4. Tim also introduced me to ‘Revealed Preferences’, this, along with ‘Incentives’, are perhaps the two most powerful tools in understanding how people behave.

  5. Its got nothing to do with racism and everything to do with Melbourne building some spectacularly unsuccessful inner ring council hellhole sink estates. They have a few spread around the inner ring which always includes dysfunctional high rise flats, council type ownership, shit schools, poor achievement rates, drugs, gangs and lower socioeconomic types that just don’t belong and are stuck there in among some of our beautiful wide laned leafy green suburbs.

    Pulverize the high rise and land gentrification is the only real solution.

  6. loves2spooge,

    Yes, I am familiar with the TV show.

    In other words, when thinking about the Seven Kingdoms of Westeros, he has a conservative – dare I say, a common-sense view of immigration. But this blogger happens to be a Clinton supporter and former left-wing activist, who presumably would be horrified at the very same immigration policy if enacted in real life.

    That’s an interesting observation!

  7. Bardon,

    Its got nothing to do with racism and everything to do with Melbourne building some spectacularly unsuccessful inner ring council hellhole sink estates.

    Which themselves are a result of the type of politics the middle classes keep voting for.

  8. dearieme,

    In the last couple of years the Gruaniad had to find a new editor. They did, of course, appoint a sub-Saharan African? No. Oh well, they did of course appoint an Afro-Caribbean? Nope. Oh well, a “Syrian” “refugee”? Nope. A middle-aged white broad? Yup.

    Indeed: that is what this post was about. For all their right-on championing of minorities they don’t actually seem to know any, let alone socialise with them.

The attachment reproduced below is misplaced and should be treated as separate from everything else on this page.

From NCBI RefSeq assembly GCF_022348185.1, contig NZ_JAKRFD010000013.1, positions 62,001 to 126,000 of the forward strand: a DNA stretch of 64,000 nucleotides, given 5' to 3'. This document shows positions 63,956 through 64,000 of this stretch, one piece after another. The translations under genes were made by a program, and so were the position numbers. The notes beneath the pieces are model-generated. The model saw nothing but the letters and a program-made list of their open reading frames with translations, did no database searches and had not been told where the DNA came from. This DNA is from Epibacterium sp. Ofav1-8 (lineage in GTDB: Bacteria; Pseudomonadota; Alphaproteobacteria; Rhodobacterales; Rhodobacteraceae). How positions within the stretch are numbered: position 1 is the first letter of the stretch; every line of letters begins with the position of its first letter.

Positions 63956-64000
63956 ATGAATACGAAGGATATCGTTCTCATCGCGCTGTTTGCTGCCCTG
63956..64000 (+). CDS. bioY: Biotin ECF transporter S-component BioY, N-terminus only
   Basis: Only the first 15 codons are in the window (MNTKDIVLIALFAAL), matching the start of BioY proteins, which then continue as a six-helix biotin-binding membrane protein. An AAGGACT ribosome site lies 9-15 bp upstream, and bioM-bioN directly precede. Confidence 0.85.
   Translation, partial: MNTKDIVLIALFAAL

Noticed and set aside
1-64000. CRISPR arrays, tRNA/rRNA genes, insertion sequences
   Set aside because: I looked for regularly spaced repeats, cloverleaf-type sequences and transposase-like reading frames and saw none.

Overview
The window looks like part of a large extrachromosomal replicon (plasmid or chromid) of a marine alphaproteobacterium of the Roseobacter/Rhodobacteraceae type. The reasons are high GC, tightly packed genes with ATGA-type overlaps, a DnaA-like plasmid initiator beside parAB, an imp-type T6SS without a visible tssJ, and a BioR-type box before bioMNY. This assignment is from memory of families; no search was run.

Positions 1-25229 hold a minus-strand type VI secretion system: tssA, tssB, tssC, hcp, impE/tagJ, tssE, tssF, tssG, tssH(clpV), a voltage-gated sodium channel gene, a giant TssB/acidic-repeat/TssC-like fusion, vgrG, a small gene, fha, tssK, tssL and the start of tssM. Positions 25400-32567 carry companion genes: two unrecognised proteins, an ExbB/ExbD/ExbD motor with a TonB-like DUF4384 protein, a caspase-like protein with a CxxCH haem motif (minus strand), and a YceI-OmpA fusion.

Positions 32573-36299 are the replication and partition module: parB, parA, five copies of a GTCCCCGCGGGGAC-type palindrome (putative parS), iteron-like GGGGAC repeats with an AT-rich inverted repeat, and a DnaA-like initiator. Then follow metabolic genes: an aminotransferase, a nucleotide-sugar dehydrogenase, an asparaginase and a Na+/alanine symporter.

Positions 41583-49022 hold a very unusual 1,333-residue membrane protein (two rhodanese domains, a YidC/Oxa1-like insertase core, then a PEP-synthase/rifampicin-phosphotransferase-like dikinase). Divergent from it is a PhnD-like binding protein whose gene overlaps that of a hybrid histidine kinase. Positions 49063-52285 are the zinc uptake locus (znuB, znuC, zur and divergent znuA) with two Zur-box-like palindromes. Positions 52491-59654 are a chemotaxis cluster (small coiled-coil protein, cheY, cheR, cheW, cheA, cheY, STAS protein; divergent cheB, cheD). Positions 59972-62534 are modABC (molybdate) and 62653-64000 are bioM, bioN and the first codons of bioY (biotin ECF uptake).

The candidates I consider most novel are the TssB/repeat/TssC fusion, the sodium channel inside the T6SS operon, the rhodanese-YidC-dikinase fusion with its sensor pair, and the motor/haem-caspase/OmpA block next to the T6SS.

9. dotdavid,

    Is racism the root cause though or is it the dropping standards caused by unsuccessful attempts to integrate the migrant schoolkids, I wonder?

    The latter, but the reason why the attempts to integrate them have been unsuccessful is because the dingbat Lefties accuse anyone who says they should integrate of racism. They’re avoiding their own policies, the ones they have inflicted on those not fortunate enough to be able to move or ring-fence themselves.

  10. “Which themselves are a result of the type of politics the middle classes keep voting for.”

    We cherished Bob Hawke and I though that he really was the chosen one. I fondly remember his personal letter advising me that he could no longer extend routine dole payments plans to me anymore and was discontinuing the service.

  11. See also under “Labour MP’s who send their children to posh private schools”; “Middle-class types who shop at Waitrose whilst simultaneously deploring the closure of their local butcher’s shop”; “Self-employed IR35 engineers who read the Guardian and rant on about tax avoidance by Starbucks”, and so on.

    It’s a rich field of research.

  12. “Self-employed IR35 engineers who read the Guardian and rant on about tax avoidance”

    That one I have encountered. One of them kinda… crashed… when I pointed out all the tax avoidance he was doing. Sickly, shifty grin; slightly perplexed look. I think it actually hadn’t occurred to him until I pointed it out. I didn’t even do it in a nasty way, just pointed out that tax avoidance is normal and we all do it at least a little bit.

    I must confess to getting a little guilty pleasure from telling Guardian readers about their holy book’s tax affairs and corporate structure.